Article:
New JAMA Report Says 87% of Football Players Have Brain Injuries
Over the past few years, news headlines have been dominated by stories about links between brain injuries and professional athletes, with particular emphasis on football players. For a long time, the NFL denied the association, however, the league eventually started to accept the claims in the face of overwhelming evidence.
Now, a new report from one of the country’s leading medical publications, the Journal of the American Medical Association (JAMA), has stated that one of the largest studies ever published on the subject has found that 87 percent of football players studied in the NFL and other levels of play had some form of chronic traumatic encephalopathy (CTE).
Brain Injury and CTE: What Is It?
Brain injuries come in a variety of forms, from concussions to degenerative diseases like CTE. According to a Time report, CTE is associated with repetitive head trauma, such as the repeat blunt force and contact experienced by football players. Over time, blows to the head have been linked to dementia, suicidal behavior, and declines in memory and executive function. Unfortunately, CTE can only be diagnosed after an individual has passed away.
Brain Injuries Aren’t Limited to the NFL
However, previous studies have only looked at the brains of deceased NFL players. New studies are also finding these serious brain disorders and diseases in football players across all skill levels and all age groups. The new study that appears in JAMA looked at the brains of 202 deceased individuals who had played football from the high school level all the way up to the NFL.
Among the NFL players, 99 percent suffered from CTE. In the group overall, 87 percent had CTE. According to one of the researchers who published the study, “This study more than doubles the number of cases reported in the literature of CTE. It suggests, with a lot of caveats, that this is probably not a rare disease — at least among those who are exposed to a lot of football.”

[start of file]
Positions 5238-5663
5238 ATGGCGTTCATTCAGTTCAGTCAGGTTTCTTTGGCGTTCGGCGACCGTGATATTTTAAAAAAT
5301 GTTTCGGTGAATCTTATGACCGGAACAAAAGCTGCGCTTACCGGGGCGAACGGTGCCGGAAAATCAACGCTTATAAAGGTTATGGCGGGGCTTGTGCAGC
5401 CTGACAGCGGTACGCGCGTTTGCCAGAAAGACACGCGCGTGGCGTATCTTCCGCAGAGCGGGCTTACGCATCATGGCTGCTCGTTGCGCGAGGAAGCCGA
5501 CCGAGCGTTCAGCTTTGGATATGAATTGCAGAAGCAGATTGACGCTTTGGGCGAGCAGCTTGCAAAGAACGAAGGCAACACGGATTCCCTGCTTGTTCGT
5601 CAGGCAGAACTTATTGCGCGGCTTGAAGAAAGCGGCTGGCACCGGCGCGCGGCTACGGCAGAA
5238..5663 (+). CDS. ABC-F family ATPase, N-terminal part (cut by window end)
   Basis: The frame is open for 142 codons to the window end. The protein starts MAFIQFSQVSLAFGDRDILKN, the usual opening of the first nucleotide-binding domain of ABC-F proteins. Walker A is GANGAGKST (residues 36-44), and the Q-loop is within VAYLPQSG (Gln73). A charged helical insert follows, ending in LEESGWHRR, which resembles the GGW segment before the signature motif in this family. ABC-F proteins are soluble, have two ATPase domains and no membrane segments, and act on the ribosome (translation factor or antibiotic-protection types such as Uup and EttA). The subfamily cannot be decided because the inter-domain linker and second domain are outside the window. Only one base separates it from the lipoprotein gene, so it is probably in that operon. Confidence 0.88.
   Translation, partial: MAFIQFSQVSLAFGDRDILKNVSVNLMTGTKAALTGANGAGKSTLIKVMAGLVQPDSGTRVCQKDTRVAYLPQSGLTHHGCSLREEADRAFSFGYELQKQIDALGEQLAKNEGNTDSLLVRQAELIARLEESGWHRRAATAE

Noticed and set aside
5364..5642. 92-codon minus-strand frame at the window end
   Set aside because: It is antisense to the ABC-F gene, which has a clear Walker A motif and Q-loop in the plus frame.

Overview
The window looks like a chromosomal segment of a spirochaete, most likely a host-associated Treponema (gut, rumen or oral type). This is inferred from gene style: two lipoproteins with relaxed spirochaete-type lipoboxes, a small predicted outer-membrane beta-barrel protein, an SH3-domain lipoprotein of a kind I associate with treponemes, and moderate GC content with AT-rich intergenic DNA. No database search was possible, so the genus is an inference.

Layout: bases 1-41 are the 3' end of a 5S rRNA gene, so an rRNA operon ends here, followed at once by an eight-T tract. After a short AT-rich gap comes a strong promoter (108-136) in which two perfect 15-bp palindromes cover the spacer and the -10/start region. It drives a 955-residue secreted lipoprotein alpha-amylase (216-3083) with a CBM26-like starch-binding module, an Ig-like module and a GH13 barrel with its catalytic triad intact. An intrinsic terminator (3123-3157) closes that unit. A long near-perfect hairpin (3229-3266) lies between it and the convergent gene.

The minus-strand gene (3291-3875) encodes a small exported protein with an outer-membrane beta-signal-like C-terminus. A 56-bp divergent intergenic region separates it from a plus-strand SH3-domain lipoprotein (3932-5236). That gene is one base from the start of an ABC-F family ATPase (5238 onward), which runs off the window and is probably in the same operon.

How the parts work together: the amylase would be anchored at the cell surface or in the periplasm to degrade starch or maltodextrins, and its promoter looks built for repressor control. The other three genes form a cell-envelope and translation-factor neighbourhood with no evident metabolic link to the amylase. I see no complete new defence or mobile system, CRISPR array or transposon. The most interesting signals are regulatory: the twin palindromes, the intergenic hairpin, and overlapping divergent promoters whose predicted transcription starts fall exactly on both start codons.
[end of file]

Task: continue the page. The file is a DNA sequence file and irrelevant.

Are Sports Safe?
The results of the study are shocking — and terrifying for parents of children involved in high school football and other sports. Understandably, many parents want to know if it’s safe for their child to participate in sports, and what schools are doing to ensure kids are safe on the field and on the courts. Parents also want to know if schools have policies in place to address brain injuries when they occur. Far too often, school districts adopt a “head in the sand” approach that leaves families with more questions than answers.
Philadelphia Brain & Spinal Cord Injury Attorney Discusses Dangerous Products
Rand Spear a Philadelphia brain and spinal cord injury lawyer states, “If your child has been injured while playing sports at school, you may not know where to turn. It’s normal for the school, the school’s athletic director, or district administrators to pressure parents to keep these types of incidents quiet. However, research shows that brain injuries from contact sports are not rare events. On the contrary, they are exceedingly common.”
Philadelphia Brain and Spinal Cord Injury Lawyer
Rand Spear 1-877-GET-RAND